- Omission Bias – The tendency to judge harmful actions worse than equally harmful actions.
- Out-Group Homogeneity Bias – Seeing members of our own group as being relatively more varied than members of other groups (i.e. derogatory remarks such as “They all look the same” stem from this bias).
- Overconfidence effect – Related to “Lake Wobegon Effect” when humans are “100% sure” or “99% certain” when in reality they are not associated with that high of a probability.
- Patternicity – Finding meaningful patterns in meaningless noise (the cloud animals or constellations humans erroneously see).
- Planning Fallacy – A human tendency to underestimate the time it takes to complete a task.
- Primary Effect – The weight of initial events more than subsequent events that follow: “first Impressions.”
- The Pygmalion Effect or Golem Effect – If a human is expected to perform better they will do so, or if expected to perform poorly they will do so: a self-fulfilling bias.
- Reactance – The urge to do the opposite of what we have been told to protect our “freedom of choice” predisposition.
- Recency Effect – The weight of recent events more than earlier past events.
- Reminiscence Bump – Your mind over-represents events that occur between ages 10 to 25.
- Romeo Bias – Men generally overestimate a woman’s sexual interest in them.
- Rosy Retrospection – We often rate events in retrospect more greatly than if they had just happened. (Vacations and traveling are great examples.)
- Self-Serving Bias – When you attribute internal factors to success but attribute external factors to failures.
- Source Amnesia – The inability to remember where, when or how we have previously learned a statistic or fact.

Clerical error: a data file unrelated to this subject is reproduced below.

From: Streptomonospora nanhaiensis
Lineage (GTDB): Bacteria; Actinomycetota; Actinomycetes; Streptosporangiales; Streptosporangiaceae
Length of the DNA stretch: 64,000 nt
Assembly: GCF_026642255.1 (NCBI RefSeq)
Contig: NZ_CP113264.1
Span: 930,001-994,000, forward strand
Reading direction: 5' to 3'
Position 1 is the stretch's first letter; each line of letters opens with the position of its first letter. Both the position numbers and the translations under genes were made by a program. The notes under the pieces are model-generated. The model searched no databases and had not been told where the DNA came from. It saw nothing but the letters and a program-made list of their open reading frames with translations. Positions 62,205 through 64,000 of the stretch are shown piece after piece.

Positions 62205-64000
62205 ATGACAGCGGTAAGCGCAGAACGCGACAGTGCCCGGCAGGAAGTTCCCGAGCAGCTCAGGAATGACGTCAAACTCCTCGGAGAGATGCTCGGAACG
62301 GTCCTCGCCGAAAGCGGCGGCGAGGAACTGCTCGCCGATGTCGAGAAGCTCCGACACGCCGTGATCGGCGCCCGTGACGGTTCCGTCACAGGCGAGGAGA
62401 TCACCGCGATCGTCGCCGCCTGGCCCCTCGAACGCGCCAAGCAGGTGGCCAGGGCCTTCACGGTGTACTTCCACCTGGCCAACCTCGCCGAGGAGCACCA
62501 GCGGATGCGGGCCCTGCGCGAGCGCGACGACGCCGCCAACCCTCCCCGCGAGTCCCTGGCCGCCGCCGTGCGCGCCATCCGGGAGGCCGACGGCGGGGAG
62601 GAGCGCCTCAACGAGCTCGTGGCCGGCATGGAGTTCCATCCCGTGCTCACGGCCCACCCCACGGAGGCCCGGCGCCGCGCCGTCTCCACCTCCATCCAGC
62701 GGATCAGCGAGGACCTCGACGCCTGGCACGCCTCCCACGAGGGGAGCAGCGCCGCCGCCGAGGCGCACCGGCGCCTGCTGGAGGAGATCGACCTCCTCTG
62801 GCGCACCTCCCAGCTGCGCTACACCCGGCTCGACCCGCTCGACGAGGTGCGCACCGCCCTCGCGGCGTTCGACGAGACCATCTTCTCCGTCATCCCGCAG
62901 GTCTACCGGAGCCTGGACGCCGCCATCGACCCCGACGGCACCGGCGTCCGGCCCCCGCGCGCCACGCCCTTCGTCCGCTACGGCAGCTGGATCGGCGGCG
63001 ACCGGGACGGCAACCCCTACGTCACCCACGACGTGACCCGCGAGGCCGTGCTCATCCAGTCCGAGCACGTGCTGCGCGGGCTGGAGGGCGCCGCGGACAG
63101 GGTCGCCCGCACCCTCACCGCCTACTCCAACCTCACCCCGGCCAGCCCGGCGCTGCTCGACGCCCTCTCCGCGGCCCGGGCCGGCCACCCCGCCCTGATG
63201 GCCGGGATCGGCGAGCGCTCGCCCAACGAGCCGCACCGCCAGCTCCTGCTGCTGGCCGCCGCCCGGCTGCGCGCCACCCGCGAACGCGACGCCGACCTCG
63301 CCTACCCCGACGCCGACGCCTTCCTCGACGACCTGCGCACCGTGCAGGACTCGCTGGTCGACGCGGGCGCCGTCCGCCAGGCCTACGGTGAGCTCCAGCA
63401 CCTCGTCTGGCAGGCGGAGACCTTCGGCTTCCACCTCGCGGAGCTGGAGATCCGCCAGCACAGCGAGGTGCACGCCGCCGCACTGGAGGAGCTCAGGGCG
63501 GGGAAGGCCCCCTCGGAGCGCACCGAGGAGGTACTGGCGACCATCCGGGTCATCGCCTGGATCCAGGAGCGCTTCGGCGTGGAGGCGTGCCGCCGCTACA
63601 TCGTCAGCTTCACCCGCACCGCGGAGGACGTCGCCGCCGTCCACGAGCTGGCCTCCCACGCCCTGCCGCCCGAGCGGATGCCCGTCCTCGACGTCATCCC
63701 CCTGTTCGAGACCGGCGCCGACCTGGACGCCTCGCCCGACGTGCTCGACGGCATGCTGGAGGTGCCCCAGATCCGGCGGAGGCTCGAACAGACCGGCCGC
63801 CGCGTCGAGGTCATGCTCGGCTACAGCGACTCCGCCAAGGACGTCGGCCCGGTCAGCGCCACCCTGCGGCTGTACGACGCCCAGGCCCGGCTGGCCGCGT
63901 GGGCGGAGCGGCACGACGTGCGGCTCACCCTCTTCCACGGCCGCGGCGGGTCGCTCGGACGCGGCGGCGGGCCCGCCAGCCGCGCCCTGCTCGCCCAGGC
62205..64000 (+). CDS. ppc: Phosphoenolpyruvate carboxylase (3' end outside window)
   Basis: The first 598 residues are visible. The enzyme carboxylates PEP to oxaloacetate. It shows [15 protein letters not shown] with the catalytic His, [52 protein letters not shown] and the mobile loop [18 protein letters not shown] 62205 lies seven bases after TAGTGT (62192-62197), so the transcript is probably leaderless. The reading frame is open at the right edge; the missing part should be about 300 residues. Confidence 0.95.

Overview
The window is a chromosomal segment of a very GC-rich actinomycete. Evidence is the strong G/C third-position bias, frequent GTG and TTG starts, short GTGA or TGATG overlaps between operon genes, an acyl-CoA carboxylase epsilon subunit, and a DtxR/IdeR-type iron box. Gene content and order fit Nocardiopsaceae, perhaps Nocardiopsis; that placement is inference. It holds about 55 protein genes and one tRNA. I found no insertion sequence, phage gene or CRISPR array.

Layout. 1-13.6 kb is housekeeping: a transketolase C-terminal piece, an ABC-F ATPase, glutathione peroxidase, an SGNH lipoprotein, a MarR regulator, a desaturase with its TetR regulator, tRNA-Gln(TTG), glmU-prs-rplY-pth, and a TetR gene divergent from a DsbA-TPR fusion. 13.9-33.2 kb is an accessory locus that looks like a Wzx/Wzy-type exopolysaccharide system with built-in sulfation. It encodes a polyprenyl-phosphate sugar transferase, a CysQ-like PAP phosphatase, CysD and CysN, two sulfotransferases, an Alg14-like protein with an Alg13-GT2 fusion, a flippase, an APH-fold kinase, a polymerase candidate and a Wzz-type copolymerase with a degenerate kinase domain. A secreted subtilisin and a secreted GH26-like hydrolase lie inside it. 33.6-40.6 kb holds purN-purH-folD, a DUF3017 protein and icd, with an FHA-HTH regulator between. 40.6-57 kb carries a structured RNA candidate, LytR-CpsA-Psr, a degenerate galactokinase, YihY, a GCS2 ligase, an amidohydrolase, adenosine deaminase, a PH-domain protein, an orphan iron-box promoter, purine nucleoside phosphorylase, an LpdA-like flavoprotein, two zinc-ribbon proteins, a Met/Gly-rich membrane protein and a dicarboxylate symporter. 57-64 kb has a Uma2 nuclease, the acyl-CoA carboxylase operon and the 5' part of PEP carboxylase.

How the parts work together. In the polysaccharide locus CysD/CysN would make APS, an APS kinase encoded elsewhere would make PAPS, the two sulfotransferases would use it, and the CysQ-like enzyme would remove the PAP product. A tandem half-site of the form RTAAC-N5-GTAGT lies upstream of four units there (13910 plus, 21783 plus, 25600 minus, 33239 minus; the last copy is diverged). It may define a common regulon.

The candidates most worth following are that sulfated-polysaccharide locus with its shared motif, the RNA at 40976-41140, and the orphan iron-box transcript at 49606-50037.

- Spontaneous Trait Transference – People unintentionally associate you with what you say about the qualities of others.
- Sunk Costs – We allow costs that cannot be recovered to influence our decisions. (I.e. you pre-purchase a baseball ticket and then hear they are calling for severe thunder storms, but you decide to go anyway so you don’t lose money. The decision outcome would be presumably different if you had “won” the tickets.)
- Unit Bias – The irrational urge to finish an entire unit. (a plate of food)
- Valence Effect – Overestimation that the chance something good will happen.
- Von Restorff Effect – Something that stands out like a sore thumb is more likely to be remembered than other items.
- Zeigarnik Effect – People remember uncompleted or interrupted tasks better than completed or uninterrupted ones.
- Zero-Risk Bias – We will overpay for the complete elimination of risk. (This is easily found in grocery stores with “organic produce.”)
About the author:
"When you find yourself on the side of the majority, it is time to pause and reflect." - Mark Twain